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What makes a mother Kangaroo’s pouch warm and protective?

A kangaroo mother keeps her offspring from 10 to 12 months in her pouch before it becomes independent to stay outside (Pic. Courtesy Twitter/@GEdelDrake)

It is indeed captivating to watch the mother kangaroo going around with her offspring, called joey, in the pouch. Even though there are other marsupials whose young ones are raised in pouches, like Tasmanian devils, koalas and opossums, the kangaroos as the ones who have caught the imagination of the humans, states a report in livescience.com.

Describing rather aptly, Rick Schwartz, who is the national spokesperson at the San Diego Zoo and an animal care supervisor, called the pouch of the kangaroo a sweatshirt hoodie put on backwards. While the sweatshirt hood is the pouch, the muscles of the mother kangaroo are like the drawstrings which she uses to open and close the pouch. He told Live Science: "It does open up quite a bit if she wants it to.”

The interior of the pouch is like that of a kangaroo's skin texture but without any hair while being soft. Schwartz said it can be compared with the skin on the inside of a human being’s wrist. To protect the joey, the pouch remains warm with the temperature being equal to that of the mother. This is 105 degrees Fahrenheit or 40.5 degrees Celsius, making it quite sweaty.,

There are four milk ducts or teats inside the pouch. Following the birth of the joey through the mother kangaroo’s vaginal canal after a gestation of 32 to 33 days, the offspring is very impoverished and weighs less than a gram and is about the size of a jellybean. Tenaciously using its forelimbs, the joey moves to the pouch. It is here that the little one fastens itself to a teat which is elongated, which swells and goes down its throat. This is where said Schwartz, the baby will hold on for about three-and-a-half to four months.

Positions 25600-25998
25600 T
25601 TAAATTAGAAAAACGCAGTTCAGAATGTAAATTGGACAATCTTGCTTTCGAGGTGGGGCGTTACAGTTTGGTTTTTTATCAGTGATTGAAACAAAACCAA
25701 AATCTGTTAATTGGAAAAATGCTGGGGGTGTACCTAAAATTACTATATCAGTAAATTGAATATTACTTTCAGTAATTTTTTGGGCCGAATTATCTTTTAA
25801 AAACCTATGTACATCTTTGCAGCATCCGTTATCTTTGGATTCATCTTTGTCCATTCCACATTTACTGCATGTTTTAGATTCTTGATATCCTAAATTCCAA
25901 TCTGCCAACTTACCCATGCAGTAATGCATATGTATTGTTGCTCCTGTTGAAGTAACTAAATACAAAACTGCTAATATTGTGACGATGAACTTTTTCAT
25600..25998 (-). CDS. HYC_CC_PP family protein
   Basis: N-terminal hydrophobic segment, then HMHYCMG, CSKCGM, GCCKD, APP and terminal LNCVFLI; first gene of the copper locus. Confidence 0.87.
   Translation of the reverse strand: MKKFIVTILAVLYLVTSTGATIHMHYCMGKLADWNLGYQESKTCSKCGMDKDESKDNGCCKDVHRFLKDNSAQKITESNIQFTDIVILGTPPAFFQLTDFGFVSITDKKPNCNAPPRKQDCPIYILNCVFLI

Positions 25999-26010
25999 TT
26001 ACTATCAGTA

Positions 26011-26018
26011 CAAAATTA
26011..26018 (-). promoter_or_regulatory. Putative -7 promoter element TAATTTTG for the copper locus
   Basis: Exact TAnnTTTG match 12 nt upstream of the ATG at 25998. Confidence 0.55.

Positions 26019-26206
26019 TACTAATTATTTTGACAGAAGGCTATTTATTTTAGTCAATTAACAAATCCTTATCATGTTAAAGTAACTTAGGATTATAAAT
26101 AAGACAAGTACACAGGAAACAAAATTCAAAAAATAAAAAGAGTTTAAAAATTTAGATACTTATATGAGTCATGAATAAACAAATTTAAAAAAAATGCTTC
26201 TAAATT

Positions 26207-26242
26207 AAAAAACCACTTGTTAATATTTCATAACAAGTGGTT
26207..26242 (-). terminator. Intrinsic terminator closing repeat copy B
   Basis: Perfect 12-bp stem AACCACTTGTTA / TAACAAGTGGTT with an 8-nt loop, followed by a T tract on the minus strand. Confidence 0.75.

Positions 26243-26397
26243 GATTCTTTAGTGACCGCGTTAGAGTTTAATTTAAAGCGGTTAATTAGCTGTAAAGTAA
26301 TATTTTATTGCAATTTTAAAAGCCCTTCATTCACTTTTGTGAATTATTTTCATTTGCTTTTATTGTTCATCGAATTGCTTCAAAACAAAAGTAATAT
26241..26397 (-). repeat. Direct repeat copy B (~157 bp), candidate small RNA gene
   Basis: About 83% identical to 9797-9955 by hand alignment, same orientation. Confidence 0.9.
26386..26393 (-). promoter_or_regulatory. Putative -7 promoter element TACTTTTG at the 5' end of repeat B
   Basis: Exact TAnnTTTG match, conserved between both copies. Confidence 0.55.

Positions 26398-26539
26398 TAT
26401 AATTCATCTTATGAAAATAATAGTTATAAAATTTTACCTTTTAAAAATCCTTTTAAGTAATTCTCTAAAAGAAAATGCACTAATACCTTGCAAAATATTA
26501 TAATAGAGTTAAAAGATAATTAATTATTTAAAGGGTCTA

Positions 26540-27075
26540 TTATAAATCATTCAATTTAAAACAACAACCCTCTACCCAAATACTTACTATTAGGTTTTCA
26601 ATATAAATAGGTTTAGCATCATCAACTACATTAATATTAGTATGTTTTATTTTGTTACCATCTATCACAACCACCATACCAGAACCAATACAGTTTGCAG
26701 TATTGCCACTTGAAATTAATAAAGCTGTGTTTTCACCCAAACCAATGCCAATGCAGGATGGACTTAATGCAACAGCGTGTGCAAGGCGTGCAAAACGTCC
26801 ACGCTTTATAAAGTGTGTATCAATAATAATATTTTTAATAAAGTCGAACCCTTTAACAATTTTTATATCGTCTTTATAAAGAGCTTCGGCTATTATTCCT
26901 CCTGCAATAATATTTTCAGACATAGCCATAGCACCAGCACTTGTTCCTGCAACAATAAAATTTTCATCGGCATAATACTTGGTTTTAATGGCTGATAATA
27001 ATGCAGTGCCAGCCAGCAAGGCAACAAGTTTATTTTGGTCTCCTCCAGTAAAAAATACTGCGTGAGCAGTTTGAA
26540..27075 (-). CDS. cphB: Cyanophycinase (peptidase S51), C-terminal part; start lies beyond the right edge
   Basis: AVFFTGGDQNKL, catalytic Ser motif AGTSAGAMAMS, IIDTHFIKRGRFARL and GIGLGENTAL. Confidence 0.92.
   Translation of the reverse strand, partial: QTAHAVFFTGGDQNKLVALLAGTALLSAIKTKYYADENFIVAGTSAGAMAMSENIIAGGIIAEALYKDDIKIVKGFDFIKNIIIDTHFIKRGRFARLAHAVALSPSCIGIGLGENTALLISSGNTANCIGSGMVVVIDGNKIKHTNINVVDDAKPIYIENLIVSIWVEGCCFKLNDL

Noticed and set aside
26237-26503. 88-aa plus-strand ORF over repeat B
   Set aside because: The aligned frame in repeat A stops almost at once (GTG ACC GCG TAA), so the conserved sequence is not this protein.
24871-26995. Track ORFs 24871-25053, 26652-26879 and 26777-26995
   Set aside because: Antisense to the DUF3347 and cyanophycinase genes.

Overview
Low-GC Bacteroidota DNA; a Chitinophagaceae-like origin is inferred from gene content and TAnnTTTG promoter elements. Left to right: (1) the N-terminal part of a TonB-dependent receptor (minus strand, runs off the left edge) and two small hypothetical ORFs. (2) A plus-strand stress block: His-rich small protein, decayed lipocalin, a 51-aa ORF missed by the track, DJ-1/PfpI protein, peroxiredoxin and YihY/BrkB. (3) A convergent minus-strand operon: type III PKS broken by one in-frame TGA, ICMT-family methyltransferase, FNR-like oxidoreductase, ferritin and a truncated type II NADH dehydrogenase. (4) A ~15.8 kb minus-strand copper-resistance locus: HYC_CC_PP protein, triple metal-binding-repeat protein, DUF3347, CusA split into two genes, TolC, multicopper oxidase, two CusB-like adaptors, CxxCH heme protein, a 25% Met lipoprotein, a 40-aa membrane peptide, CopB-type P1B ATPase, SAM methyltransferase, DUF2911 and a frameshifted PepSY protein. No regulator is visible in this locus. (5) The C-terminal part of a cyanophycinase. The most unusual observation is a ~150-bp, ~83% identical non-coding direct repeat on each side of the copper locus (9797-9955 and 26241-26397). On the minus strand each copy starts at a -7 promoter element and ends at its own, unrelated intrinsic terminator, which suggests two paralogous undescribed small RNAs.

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At the end of this nearly five months stay in the pouch, joey comes and explores the surroundings. All the while it stays close to the mother, returning to the pouch after its forays. This exploration continues for the next several months, with joey extending its stay in terms of distance and duration. By eight months, joey becomes adventurous. Between the period of 10 to 12 months is the weaning phase, when the offspring doesn’t return to the pouch.

The pouch over the period when joey stays there for the first five months becomes dirty as it defecates in it. Later, during its exploration outside too, it brings in dirt to the pouch on returning, Schwartz said. This entails cleaning of the pouch on the part of the mother kangaroo. For this, she puts her entire head inside to clean the droppings and grime inside with her tongue working around the joey or removing it when it grows older.

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The number of offspring that a kangaroo gives birth to is limited to one only. She may mate but if the conditions are not conducive to bring forth joey, for example if there is a drought, the implanting of the embryo into the uterus will be postponed. As per Schwartz, it is at the right time, the embryo comes out of its dormant stage, with the gestation commencing.

In one year, the female can give birth to up to four offspring from just one mating. After giving birth to one, her body holds back implanting the next embryo till the first joey is a few months old and spends time outside its home, the pouch. Schwartz observed: "Her body can produce the right kind of milk nutrients for an 8-month-old, and the other teat can create the proper nutrients for a newborn.”